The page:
Judy Mandelbaum

Judy Mandelbaum
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June 01
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SEPTEMBER 24, 2012 7:28PM

The price of manhood: Does castration extend longevity?

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Manliness may well be one of the glories of the human race, but now even scientists are agreeing that it comes with a hefty price tag to everyone – and to no one more than to men themselves.

Three scientists from Korea - Kyung-Jin Min, Cheol-Koo Lee, and Han-Nam Park - got to wondering about the biological cost of testosterone production to male health and longevity. While it has long been known that the average male lifespan is significantly shorter than that of women, and the difference has frequently been traced back to male testosterone production, there is still no conclusive proof that this is the explanation. But how could they proceed? It’s not as if there is a large control population of castrated men out there waiting to be surveyed. Yes, there are plenty of cancer victims, but they are dealing with too many other health variables to be useful testing subjects. The same goes for the appalling number of American who have experienced horrific and traumatic lower body injuries from improvised explosive devices in Iraq and Afghanistan. (Previous studies of castrati, i.e. castrated singers, showed no difference in life expectancy vis-à-vis sexually intact men.)

So the Koreans decided to fall back on a rich treasury of historical data, namely the records of eunuchs from the Korean court during the Chosun Dynasty, which lasted from 1392 to 1910. Korean eunuchs, court servants and often high officials who had become eunuchs either by birth or by accident, or who had their testicles and frequently also their penises severed as a prerequisite for court service, led what practically amounted to a charmed life compared to their contemporaries in other Asian monarchies. As the authors write in the latest issue of Current Biology (Vol 22, No. 18),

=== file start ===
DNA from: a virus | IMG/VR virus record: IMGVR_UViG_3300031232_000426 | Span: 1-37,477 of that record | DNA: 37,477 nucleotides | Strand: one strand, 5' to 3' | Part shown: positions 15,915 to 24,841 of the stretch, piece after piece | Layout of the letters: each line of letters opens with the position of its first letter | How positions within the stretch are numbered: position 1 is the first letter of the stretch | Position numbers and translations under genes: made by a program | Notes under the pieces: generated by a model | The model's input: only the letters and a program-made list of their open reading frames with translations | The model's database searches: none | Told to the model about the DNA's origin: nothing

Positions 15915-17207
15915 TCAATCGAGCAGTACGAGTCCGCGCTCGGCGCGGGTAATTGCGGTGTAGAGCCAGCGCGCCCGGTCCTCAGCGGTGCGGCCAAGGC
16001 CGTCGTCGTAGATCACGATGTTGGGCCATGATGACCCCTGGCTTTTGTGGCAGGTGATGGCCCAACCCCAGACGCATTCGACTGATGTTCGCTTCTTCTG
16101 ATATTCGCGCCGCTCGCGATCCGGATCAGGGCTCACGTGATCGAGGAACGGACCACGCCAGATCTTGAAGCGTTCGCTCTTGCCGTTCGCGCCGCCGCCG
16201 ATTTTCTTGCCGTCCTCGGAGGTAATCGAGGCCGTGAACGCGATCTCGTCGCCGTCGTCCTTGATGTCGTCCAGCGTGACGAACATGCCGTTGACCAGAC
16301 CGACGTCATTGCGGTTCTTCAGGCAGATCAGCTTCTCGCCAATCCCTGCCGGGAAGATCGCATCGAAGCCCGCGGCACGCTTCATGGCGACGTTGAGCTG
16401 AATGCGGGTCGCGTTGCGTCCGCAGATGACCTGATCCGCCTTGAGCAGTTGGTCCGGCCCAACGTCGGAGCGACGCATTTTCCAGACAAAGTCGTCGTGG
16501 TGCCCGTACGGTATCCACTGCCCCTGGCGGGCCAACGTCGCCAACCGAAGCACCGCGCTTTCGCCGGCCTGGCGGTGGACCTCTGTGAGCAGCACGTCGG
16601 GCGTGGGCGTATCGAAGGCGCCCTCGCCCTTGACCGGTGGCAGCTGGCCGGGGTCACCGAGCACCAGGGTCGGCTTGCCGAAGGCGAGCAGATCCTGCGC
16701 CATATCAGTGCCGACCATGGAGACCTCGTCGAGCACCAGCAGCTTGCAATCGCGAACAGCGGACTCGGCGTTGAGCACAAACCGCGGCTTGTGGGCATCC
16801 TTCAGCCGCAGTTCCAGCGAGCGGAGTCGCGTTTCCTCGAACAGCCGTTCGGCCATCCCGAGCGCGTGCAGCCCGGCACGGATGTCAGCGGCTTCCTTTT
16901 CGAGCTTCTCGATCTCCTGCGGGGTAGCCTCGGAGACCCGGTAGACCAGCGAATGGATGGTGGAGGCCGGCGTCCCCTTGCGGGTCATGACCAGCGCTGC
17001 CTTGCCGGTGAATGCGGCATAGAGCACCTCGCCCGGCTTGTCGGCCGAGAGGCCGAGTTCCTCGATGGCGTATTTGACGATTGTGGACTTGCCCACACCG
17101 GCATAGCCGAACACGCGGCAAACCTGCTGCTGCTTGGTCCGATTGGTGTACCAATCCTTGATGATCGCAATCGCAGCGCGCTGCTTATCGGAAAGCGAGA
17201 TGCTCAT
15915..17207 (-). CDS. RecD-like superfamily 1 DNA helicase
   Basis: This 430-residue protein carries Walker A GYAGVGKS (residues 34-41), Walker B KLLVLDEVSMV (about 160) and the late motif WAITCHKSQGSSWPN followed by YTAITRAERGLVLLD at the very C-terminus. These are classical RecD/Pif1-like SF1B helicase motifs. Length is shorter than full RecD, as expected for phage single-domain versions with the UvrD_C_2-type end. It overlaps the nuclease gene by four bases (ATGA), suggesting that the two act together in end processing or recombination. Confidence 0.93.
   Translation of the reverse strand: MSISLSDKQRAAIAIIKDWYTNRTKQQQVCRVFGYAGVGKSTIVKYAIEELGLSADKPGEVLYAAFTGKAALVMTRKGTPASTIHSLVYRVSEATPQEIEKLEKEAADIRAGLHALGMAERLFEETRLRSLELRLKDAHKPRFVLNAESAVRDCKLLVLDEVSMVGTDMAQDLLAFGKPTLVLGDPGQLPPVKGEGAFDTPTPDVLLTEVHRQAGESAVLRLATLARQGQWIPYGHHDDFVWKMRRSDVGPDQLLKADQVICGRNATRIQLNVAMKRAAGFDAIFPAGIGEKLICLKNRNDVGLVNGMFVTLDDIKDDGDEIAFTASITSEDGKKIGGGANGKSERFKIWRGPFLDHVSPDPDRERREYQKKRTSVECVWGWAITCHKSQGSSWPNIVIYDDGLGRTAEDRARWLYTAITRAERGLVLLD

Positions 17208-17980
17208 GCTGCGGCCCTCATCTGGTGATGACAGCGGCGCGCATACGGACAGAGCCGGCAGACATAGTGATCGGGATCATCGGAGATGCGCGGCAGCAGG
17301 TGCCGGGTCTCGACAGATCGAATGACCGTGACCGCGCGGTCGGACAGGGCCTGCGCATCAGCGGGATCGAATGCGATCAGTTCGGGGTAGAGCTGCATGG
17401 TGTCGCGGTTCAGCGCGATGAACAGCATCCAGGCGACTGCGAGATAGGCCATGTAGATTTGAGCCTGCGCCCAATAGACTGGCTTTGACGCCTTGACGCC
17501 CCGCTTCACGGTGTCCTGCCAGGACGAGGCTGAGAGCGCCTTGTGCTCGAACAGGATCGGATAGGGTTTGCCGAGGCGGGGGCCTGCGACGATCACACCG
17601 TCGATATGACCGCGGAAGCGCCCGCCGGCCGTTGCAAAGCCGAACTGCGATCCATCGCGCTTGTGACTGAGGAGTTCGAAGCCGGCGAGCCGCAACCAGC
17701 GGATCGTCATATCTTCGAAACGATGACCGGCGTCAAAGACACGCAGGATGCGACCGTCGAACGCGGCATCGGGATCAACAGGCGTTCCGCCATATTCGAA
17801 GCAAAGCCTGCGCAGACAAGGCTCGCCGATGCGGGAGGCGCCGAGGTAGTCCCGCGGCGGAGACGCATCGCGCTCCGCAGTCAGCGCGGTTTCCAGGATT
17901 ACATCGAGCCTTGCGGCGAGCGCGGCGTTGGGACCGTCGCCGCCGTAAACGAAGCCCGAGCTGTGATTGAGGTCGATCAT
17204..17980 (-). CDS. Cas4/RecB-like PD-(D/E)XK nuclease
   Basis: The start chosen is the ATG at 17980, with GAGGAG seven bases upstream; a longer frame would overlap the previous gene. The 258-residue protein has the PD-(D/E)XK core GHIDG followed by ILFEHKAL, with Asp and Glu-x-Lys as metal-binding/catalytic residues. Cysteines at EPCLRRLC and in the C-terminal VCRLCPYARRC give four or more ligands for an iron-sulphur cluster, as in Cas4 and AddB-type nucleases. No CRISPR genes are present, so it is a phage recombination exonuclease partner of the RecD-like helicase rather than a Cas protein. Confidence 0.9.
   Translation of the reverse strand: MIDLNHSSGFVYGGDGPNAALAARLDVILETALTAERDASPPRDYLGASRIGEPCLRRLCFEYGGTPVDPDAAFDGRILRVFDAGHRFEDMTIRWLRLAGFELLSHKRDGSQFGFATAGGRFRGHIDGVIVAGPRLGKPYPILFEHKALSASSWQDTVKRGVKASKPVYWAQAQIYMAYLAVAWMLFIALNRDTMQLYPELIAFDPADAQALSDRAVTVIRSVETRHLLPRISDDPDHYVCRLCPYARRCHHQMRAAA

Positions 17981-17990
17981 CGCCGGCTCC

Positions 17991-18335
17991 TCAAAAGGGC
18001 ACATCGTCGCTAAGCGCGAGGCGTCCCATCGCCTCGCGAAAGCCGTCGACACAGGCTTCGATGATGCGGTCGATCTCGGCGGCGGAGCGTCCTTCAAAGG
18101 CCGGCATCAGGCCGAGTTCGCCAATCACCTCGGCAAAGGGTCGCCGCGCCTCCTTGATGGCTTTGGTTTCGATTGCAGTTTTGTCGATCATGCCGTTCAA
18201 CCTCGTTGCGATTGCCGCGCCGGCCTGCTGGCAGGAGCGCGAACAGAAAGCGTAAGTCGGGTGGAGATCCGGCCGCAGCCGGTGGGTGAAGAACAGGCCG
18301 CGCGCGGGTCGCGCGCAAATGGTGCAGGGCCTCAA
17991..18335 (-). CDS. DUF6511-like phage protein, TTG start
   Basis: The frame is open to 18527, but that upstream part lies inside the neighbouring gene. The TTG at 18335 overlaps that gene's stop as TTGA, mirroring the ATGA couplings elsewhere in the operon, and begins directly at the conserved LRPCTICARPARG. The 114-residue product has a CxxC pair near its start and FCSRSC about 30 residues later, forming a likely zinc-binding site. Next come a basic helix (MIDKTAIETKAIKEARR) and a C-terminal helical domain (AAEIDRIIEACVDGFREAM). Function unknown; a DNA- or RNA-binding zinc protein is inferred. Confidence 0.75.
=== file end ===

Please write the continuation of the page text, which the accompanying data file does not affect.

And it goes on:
Eunuchs of the Chosun Dynasty lived with privileges: Korean eunuchs were conferred with official ranks and were legally allowed to marry, a practice that was officially banned in the Chinese Empire. In addition, married couples were also entitled to have children by adopting castrated boys or normal girls. The boys lost their reproductive organs in accidents, or they underwent deliberate castration to gain access to the palace before becoming a teenager. Although the family of a eunuch was compose of non blood-related members, the bonding in these families is believed to have been as strong as that in traditional blood-related families.

The genealogical records the scientists examined – the so-called Yang-Se-Gye-Bo from 1805 - contained the vital data for 385 eunuchs. The scholars reconstructed a total of eighty-one life stories and compared them to the records of non-eunuchs. They came up with remarkable findings. The average lifespan of the eunuchs was seventy years, compared to between fifty-one and fifty-six years for the non-eunuchs. What’s more, “out of the 81 eunuchs, three were centenarians, aged 100, 101, and 109 years. The current incidence of centenarians is one per 3,500 in Japan and per 4,400 in the United States. Thus, the incidence of centenarians among Korean eunuchs is at least 130 times higher than that of present-day developed countries.” This remarkable longevity certainly had nothing to do with spending most of one’s time in a palace – the average age for Korean kings and non-castrated palace officials was forty-seven and forty-five years respectively.